Celine Gounder: The healthcare system was overwhelmed.
Jon Gunnell: I don’t know any numbers. This is all anecdotal coming from me, but I bet we lost, uh, a good bit of those patients because they could not get their wounds debrided and they got septic.
Celine Gounder: A few weeks later, Jon started a new job at Metropolitan Hospital in Manhattan. He was going to be on a team running COVID tests. At first, Jon wasn’t too excited about the assignment.
Jon Gunnell: There were six other nurses and, um, you talk about baby nurses. These are baby nurses. Couple of them were brand new grads, never had a job before. Two of them were school nurses. Uh, you know, and I was like, Oh my gosh, this is going to be a bleep show.
Celine Gounder: Jon was the most senior nurse on the team. Many of his coworkers were young enough to be his kids… grandkids even. But he says they rose to the occasion.
Jon Gunnell: They jumped in and the testing ramped up and ramped up. We started doing antibody testing. So now all of a sudden, Oh wait, none of these people have ever drawn blood before, you know, uh, they just got it. And everybody found what their strengths were, what their weaknesses were. And it’s just like a collective unit came together. And I’ve never seen anything in all my nursing years like that.
Celine Gounder: Testing people for COVID also requires a lot of emotional work too, Jon says.
Jon Gunnell: Having to almost reassure every five minutes, a new patient comes into your room and they’re all just so anxiety-ridden and terrified, and you almost have to be a little bit of a therapist with everyone that comes in your room and you see 30, 40 people a day. I go home and I don’t, I, I can’t keep my eyes open. I just fall asleep from emotional exhaustion and it’s just this little group here. And we’ve become a family.
Celine Gounder: And Jon may have found something else in New York. Love. Shortly before he decided to move to New York and help with the pandemic, Jon had reconnected with someone from his past.
Jon Gunnell: I mentioned to you about being in the Navy back in the eighties. I fell in love, my first love was in Connecticut.
Celine Gounder: But it wasn’t meant to be… at least not then. There were family issues Jon had to deal with back home in Arkansas and she wasn’t ready to leave Connecticut. So… they broke up. Thirty years went by before one day, Jon was sitting outside his place back in Arkansas.
Jon Gunnell: I, I would like every afternoon, like I do pull up listen to the LeBatard show. I’m sitting outside, watching the bulls and the goats and, you know, the phone rang and, you know, it was her.
Celine Gounder: Jon had come up to visit her just before he moved to New York.
Jon Gunnell: It’d been a hard few years after my divorce, even though my ex wife and I have a wonderful relationship, uh, just, um, I needed to change the scenery and the fact that I knew that she was here and I felt so comfortable meeting her again for the first time in 30 years, that had a lot to do with it. And I know that takes some of the shine off of why I came up here, but, um, she’s just amazing. And it’s one of those little simple twists of fate that happened in your life. And you have to say, okay, I’m going to do this.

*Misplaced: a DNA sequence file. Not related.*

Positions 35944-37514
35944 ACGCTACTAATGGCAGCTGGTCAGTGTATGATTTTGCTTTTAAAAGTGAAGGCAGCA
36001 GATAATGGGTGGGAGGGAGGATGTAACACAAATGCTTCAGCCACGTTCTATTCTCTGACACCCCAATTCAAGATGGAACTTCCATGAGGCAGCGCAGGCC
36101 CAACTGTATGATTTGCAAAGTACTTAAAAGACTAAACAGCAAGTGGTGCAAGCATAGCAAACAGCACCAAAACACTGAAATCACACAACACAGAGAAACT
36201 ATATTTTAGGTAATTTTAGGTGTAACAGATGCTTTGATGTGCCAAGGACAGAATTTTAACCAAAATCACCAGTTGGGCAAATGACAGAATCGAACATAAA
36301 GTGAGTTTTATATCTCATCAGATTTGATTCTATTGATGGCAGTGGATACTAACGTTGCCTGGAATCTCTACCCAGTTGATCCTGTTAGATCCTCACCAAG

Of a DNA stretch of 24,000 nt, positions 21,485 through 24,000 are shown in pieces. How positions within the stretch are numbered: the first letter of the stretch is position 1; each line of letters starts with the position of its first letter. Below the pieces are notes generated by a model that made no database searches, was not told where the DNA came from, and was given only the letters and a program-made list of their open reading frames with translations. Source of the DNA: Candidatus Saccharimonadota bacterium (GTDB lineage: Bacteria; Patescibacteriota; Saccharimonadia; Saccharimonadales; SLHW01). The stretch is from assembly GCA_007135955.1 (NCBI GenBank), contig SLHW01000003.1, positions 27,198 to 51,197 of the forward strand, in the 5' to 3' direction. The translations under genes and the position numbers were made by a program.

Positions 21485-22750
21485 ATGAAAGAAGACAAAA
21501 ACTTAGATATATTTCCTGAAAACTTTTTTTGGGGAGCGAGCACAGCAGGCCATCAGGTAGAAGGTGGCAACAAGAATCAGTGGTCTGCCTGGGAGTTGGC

Celine Gounder: I wouldn’t say that takes the shine of it. If anything, some of the most beautiful stories I’ve heard during this stretch, including actually one of my best friends have been what this has meant for them getting close to somebody whether romantically or not, How has this played out with her?
Jon Gunnell: I’m sitting in her kitchen. I have every other weekend off. And, uh, so I drive up here every other weekend and it just gets, it gets better every other weekend.
Celine Gounder: We talk a lot about the negative aspects of the pandemic on this show — and there are plenty. It’s been a scary time and the burdens of COVID are unfairly levied on some more than others. But the pandemic also creates opportunities…to help a city in need… reconnect with someone … build a new life… that happens in the middle of a pandemic, too.
Jon and his partner are celebrating Thanksgiving together a week early, just the two of them out in Connecticut. After the break, I’ll share some tips on how to celebrate Thanksgiving and other holidays this winter as safely as possible.
I’m Dr. Celine Gounder. And today, I hope I can count on your support of Just Human Productions.
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In a time of crisis, we’ve discovered just how strong our spirit is. All around the world, people have come together to support their neighbors — offering their time, resources, and compassion to keep their communities safe.